Tag Archives: X-Factor

Box set addiction

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This morning, Juice, our local radio station (which is worth a listen just for the ads) had a breakfast show competition to win tickets to see last year’s X-Factor finalists who are performing at The Brighton Centre.  The two phone-in competitors had to answer trivia questions about last year’s show and I have to admit it was quite gripping in it’s sheer ‘oooh, I should know this’ factor.  The kids and I sat in the car staring at each other.  Who replaced Frankie Cocozza?  Ahh, Amelia what’s-her-name.  Of course.

I was stunned by how little information I had retained, despite picking up snippets of the show, although I wasn’t one of the 13 million who watched the final.

Perhaps it’s as they say, that booze, age and children stunt the memory (I have a high score in all three categories).  Or perhaps it’s just that television does something to your brain and it really is hypnotherapy for the masses. You only have to put a screaming infant in front of a Baby Einstein video to see that this is true.

I sat in the hairdressers this week and all the mags were shouting about how brilliant TV suddenly is, with The Voice and Britain’s Got Talent and Titanic, but I’m not going to get suckered in.

What I really want is a new box set. Box sets are – after house prices and schools – the most common topic of conversation during your average dinner party or night out at the pub. A box set addiction like mine is a guaranteed conversation starter.  Box sets elevate TV into a proper modern art form.

And it has to be a box set.  I can’t do episode by episode. Homeland, for example, has simply fluffed me for a new series to sink my teeth into.  I’m too much of a junkie to be able to stand being drip-fed the divine Damian Lewis on a Sunday night.  It’s too frustrating.

It’s like the eighties all over again when we had to wait a whole week before the next episode of Fame.  But this is the twenty-first century people, when you can watch a whole series if you want until your eyes bleed (the first series of 24); become so engrossed that you become one of the characters (like when I turned into Carmella from The Sopranos or Tina Fey from 30Rock); develop irrational crushes on the male leads however unsuitable (David Duchovny in Californication – OMG!) or suitable (Coach Eric Taylor in Friday Night Lights – I could seriously marry him); and make you re-assess your opinions on, say, gangland crime (The Wire), the police (The Shield ), or even making your own drugs (Breaking Bad).

So I need my next fix.  Suggestions please?

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Mummy crush

I love the Autumn.  After months in flip-flops the prospect of the next few in socks and boots is bliss.  Now we’re really into Autumn proper and the freaky Indian Summer has passed, I can now fully embrace jeans and jumpers. I don’t have to shave my legs, or worry about bikini waxing.  In fact, I could grow an all-over winter pelt and no-one would know.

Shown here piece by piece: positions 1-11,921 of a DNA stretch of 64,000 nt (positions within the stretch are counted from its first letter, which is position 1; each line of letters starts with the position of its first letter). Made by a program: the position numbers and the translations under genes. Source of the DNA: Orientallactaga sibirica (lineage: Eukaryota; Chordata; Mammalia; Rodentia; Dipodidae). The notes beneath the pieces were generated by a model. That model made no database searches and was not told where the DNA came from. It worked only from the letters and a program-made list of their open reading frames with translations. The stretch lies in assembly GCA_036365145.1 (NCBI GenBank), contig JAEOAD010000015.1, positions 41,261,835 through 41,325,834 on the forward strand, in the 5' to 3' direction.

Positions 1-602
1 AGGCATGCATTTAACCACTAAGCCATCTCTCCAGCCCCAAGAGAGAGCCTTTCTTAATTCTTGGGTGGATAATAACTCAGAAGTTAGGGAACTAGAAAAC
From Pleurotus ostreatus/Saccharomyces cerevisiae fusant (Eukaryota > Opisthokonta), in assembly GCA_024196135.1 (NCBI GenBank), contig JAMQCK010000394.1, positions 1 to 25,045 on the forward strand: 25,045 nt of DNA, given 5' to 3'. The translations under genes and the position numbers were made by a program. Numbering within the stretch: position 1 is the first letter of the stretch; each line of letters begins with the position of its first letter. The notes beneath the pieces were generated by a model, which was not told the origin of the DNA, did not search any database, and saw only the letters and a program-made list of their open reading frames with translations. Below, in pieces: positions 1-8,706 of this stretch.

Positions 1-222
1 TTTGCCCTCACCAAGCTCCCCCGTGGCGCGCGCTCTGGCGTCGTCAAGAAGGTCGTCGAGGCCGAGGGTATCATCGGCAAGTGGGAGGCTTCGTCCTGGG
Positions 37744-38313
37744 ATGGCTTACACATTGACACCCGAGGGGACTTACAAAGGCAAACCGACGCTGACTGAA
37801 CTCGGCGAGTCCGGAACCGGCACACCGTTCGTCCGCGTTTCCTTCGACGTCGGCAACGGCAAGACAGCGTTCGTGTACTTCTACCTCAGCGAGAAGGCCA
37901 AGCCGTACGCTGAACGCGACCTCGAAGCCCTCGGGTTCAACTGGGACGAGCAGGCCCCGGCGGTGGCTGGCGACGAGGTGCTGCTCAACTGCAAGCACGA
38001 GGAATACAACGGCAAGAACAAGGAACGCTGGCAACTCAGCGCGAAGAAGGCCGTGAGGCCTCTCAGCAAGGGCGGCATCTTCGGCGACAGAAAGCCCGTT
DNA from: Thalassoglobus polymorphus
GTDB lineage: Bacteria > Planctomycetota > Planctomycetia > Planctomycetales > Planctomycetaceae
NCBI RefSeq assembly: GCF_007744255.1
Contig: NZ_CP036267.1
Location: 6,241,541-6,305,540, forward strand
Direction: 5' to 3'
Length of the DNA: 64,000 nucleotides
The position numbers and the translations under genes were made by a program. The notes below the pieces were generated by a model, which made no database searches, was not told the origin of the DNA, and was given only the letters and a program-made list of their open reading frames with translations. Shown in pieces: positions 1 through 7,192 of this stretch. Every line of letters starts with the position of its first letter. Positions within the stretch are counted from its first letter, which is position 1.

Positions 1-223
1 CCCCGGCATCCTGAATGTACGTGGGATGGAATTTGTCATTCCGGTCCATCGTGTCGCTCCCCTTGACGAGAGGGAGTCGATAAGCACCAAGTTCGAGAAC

People have started moaning about how dark it suddenly gets as the change of the clocks looms on the horizon, but this is always my happiest time of year. Autumn is so romantic.  Slow-cooked stews and buttery baked potatoes. Big thick duvets.  Sunday roasts in the pub by the fire.  Gloves.  Finding fivers and forgotten lipsticks in your winter coat pockets.  What’s not to love?

 

And OK, it’s a bit harder getting up, but I adore the bright chilly mornings here on Brighton seafront, when the gold stones sparkle against the purple sea and the beach huts gleam.  I like the mounting excitement in our household about Halloween and bonfire night and kicking up piles of autumn leaves in the park with the kids after school.  And seeing my breath for the first time by the light of a streetlamp, which makes me yearn for my youthful smoking days.

 

And of course, telly.  After months of working like a loon on my new book, when most things cultural have passed me by entirely, I’ve re-surfaced in order to be a consumer of modern popular culture.  But this year, I find myself a little disappointed.

 

Having been in the grip of the tyranny of X-Factor before, this year I can’t bring myself to devote the necessary hours.  Even ironically.  We tried to watch it, but the kids became catatonic with boredom.   The only thing they really liked about it was the Yeo valley boy-band advert, which is genius.  And the voice-over man, who we all try to impersonate.  His breakfast comedy sketch made me laugh.  (See link below)

 

So, the X-Factor is officially pants.  And from the press this week, it’s not just me who thinks so too.  It’s just not the same without Simon, although Gary Barlow is a great replacement.  I did admit to a friend on the phone that I started out with a little bit of a mummy crush on old Gary.  ‘What’s a mummy crush?’ my ear-wigging seven year-old asked.  The big one eyeballed me and then said to her sister.   ‘She’s going to crush him.’  The middle one stared at me, aghast.  ‘You’re actually going to lie down on top of Gary Barlow and squish him?’ Annoying that she thought I was capable of it.  Even more annoying that she told all her friends.

 

Actually, I think Gary works the stubble and nice suit look very well.  Fortunately, I’m married to a man who can do the same.  Emlyn looked particularly gorgeous going off to the Crime Writers Awards at Grosvenor House the other night, where he met the actress who plays Sarah Lund in the brilliant ‘The Killing’.  He’s got his own Daddy crush on Sarah Lund.  Her of the jeans and jumpers.  A bit like me, I like to think.

http://www.bbc.co.uk/comedy/clips/p005fnvm/comedy_selection_the_x_husband/

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